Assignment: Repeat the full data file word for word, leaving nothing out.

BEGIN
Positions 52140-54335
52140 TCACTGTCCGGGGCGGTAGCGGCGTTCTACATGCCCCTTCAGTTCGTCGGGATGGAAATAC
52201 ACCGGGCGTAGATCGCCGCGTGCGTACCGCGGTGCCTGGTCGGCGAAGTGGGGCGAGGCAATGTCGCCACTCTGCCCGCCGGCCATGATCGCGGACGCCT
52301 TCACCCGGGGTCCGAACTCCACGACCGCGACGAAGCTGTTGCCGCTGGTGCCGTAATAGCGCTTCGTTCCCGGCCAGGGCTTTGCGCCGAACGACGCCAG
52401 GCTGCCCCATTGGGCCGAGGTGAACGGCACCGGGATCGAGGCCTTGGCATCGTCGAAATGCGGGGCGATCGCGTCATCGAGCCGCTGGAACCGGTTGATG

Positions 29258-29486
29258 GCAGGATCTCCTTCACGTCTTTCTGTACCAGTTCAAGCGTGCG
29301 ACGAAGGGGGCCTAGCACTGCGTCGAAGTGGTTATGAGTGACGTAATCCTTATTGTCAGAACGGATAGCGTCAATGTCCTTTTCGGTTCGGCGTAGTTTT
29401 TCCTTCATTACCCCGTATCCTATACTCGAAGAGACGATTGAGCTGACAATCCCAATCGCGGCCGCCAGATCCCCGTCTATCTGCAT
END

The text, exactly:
Positions 52140-54335
52140 TCACTGTCCGGGGCGGTAGCGGCGTTCTACATGCCCCTTCAGTTCGTCGGGATGGAAATAC
52201 ACCGGGCGTAGATCGCCGCGTGCGTACCGCGGTGCCTGGTCGGCGAAGTGGGGCGAGGCAATGTCGCCACTCTGCCCGCCGGCCATGATCGCGGACGCCT
52301 TCACCCGGGGTCCGAACTCCACGACCGCGACGAAGCTGTTGCCGCTGGTGCCGTAATAGCGCTTCGTTCCCGGCCAGGGCTTTGCGCCGAACGACGCCAG
52401 GCTGCCCCATTGGGCCGAGGTGAACGGCACCGGGATCGAGGCCTTGGCATCGTCGAAATGCGGGGCGATCGCGTCATCGAGCCGCTGGAACCGGTTGATG

Positions 29258-29486
29258 GCAGGATCTCCTTCACGTCTTTCTGTACCAGTTCAAGCGTGCG
29301 ACGAAGGGGGCCTAGCACTGCGTCGAAGTGGTTATGAGTGACGTAATCCTTATTGTCAGAACGGATAGCGTCAATGTCCTTTTCGGTTCGGCGTAGTTTT
29401 TCCTTCATTACCCCGTATCCTATACTCGAAGAGACGATTGAGCTGACAATCCCAATCGCGGCCGCCAGATCCCCGTCTATCTGCAT